Figure Drawing Ebook

Secrets Of Figure Drawing

If you have trouble drawing your figures in correct proportion when you draw, this guide is for you! Drawing proportional figures is often one of the hardest parts of drawing in general. The other struggles that people often face are drawing figures that seem dynamic and lifelike. This guide is designed to help artists like you make your figures and drawings feel more lifelike and proportional. Ethan is the owner of, your one-stop guide for drawing tips. Ethan has helped hundreds of artists like yourself! Ethan can teach you how to draw the human figure in perspective, draw human anatomy in a lifelike way, and shade your figure. This course guide is divided into 6 modules that will teach you how to draw the human figure, the human proportions, the mannequin figure, how to draw realistic anatomy, and how to draw a complete figure from start to finish! Read more...

Secrets Of Figure Drawing Overview


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My Secrets Of Figure Drawing Review

Highly Recommended

I started using this book straight away after buying it. This is a guide like no other; it is friendly, direct and full of proven practical tips to develop your skills.

When compared to other ebooks and paper publications I have read, I consider this to be the bible for this topic. Get this and you will never regret the decision.

Dynamic Figure Drawing

Figure Artist brings a whole new dimension to posing a figure that would be nearly impossible in real life. With Figure Artist, the ability to catch an action pose is limitless. In real-life situations, about the best an artist can do is ask the model to perform an action and then try to capture the action with a camera, which is a haphazard approach at best. Figure 8.1 shows a pose taken from a model in Figure Artist that would be impossible for a live model to hold for more than a fraction of a second. This chapter deals with creating dynamic figure poses that would not be possible with live models. My hope is that it will help you to unlock a world of possibilities that goes beyond those available in a life-drawing situation.

The importance of proportion in portrait drawing

All drawing involves proportion, whether the subject is still life, landscape, figure drawing, or portrait drawing. Proportion is important whether an artwork's style is realistic, abstract, or completely nonobjective (that is, without recognizable forms from the external world). Realistic drawing in particular depends heavily on proportional correctness. Therefore, realistic drawing is especially effective in training the eye to see the thing-as-it-is in its relational proportions. Individuals whose jobs require close estimations of size relationships carpenters, dentists, dressmakers, carpet-layers, and surgeons develop great facility in perceiving proportion. Creative thinkers in all fields benefit from enhanced awareness of part-to-whole relationships from seeing both the trees and the forest.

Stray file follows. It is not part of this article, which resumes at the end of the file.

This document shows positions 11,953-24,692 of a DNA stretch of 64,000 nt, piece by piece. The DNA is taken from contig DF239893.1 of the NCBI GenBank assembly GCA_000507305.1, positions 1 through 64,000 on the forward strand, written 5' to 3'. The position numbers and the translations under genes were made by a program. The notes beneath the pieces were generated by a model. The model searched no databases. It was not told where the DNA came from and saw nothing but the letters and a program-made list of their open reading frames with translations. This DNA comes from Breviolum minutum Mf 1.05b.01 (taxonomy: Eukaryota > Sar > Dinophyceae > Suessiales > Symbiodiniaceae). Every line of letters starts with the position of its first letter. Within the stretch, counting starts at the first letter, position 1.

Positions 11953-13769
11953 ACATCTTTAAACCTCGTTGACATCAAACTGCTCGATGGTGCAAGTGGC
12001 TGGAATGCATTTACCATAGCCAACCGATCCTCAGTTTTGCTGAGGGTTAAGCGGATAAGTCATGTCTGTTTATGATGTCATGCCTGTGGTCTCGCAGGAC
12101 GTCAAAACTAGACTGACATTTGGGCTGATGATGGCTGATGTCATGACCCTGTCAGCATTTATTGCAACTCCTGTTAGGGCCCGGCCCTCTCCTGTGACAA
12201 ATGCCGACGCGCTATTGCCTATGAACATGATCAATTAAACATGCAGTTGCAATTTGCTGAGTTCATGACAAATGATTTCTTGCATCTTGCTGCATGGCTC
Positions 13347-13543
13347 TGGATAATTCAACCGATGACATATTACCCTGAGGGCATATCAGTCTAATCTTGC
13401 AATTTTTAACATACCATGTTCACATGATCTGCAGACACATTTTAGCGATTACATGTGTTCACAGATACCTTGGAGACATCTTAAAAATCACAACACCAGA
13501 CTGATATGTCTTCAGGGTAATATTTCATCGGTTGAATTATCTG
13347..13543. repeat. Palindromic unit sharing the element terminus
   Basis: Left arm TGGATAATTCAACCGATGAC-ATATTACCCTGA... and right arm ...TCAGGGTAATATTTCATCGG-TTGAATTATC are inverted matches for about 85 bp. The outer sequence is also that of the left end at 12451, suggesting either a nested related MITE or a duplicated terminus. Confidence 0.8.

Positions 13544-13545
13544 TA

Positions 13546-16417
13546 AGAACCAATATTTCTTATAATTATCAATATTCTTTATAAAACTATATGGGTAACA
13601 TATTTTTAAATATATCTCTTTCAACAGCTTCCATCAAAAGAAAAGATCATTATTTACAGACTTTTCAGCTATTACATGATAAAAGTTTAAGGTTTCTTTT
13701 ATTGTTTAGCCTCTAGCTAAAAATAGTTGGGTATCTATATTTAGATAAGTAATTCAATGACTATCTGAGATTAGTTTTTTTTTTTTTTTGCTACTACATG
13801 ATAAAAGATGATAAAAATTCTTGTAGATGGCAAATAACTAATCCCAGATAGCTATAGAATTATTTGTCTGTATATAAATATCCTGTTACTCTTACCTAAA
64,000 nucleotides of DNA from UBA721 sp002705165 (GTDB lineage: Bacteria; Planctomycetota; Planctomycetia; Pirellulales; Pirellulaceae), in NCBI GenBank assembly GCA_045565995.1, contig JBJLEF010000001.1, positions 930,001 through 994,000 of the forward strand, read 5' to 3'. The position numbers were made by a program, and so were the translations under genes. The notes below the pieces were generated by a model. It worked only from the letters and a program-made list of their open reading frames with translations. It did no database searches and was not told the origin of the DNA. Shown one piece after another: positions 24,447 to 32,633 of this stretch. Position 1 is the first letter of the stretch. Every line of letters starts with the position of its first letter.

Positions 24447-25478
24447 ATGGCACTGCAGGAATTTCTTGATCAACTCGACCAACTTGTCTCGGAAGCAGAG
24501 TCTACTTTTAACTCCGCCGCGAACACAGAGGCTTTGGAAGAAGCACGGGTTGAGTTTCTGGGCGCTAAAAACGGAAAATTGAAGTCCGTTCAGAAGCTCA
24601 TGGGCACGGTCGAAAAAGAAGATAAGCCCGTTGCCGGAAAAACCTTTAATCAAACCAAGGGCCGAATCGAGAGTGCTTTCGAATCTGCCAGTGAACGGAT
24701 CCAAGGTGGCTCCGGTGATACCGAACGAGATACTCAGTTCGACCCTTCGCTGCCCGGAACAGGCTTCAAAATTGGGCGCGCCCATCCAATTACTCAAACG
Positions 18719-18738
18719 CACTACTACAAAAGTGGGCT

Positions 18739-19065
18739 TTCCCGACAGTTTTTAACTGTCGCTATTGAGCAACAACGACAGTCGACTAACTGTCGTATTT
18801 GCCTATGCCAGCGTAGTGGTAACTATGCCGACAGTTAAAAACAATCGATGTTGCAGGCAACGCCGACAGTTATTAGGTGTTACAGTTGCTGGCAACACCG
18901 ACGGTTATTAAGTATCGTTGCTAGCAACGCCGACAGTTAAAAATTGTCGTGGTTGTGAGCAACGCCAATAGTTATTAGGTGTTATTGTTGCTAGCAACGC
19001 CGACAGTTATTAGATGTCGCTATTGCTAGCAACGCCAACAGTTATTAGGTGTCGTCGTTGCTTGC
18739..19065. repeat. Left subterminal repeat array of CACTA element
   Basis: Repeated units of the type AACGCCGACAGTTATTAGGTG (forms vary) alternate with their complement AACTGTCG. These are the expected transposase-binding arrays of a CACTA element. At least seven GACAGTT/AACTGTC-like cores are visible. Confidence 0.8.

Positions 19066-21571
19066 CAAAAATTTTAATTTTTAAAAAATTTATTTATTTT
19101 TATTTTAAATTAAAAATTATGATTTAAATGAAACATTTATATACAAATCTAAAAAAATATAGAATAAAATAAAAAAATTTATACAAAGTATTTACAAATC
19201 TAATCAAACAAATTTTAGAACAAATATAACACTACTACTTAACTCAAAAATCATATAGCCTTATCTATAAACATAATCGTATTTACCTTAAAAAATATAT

Drawing the head from all angles

Different Head Angles Cartoon

The rear view isn't the only visually interesting variant you can play up in your cartoons. You can draw the head, or any object, from many different angles. If you were to have someone take a picture of your head each time you moved it around a quarter inch to the right, and your head was 24 inches around, then they would end up taking 336 pictures. So you can see that drawing the head from many different angles can add dimension to your cartoon characters. Unfortunately, I don't have the space to show you that many, so I focus on four basic head directions and angles. Focus on these four angles and their relationship to the center guidelines.

Figure Drawing Without A Model

Figure Drawing Sexual Poses

In this chapter we shall look at a number of drawing exercises devised to help you towards your goal of good imaginative figure drawing from memory. They are aimed at consolidating the information so far presented and building on the familiarity you have gained with the human figure through your frequent use of your sketchbook. Each exercise contributes in a significant way to the development of the drawing skills you will need, and in the process will help you avoid the commoner pitfalls and weaknesses to which drawings from memory are prone. For good figure drawing from memory, the artist's identification with his or her subject is of paramount importance. By this I mean that you must feel that you're dealing with an aspect of yourself as you draw. As you draw a hand, you should be acutely aware of your own hand - its structure and proportions, the knuckles and the fingertips, etc. This state of mind will transmit itself into the drawing and so give it life. Do this as often as you...

The Approach To Figure Drawing

As we begin the book, let us take note of the broad field of opportunity afforded the figure draftsman. Starting with the comic or simple line drawings of the newspaper, it extends all the way up through every kind of poster, display, and magazine advertising, through covers and story illustration to the realms of fine art, portraiture, sculpture, and mural decoration. Figure drawing presents the broadest opportunity from the standpoint of earning of any artistic endeavor Coupled with this fact is the great advantage that all these uses are so interrelated that success in one almost assures success in another. The interrelation of all these uses springs from the fact that all figure drawing is based on the same fundamentals which can be applied no matter what use the work is put to. This brings a further great advantage to the figure man in that he has a constant market if he is capable of good work. The market is constant because his work fits into so many notches in the cycle of...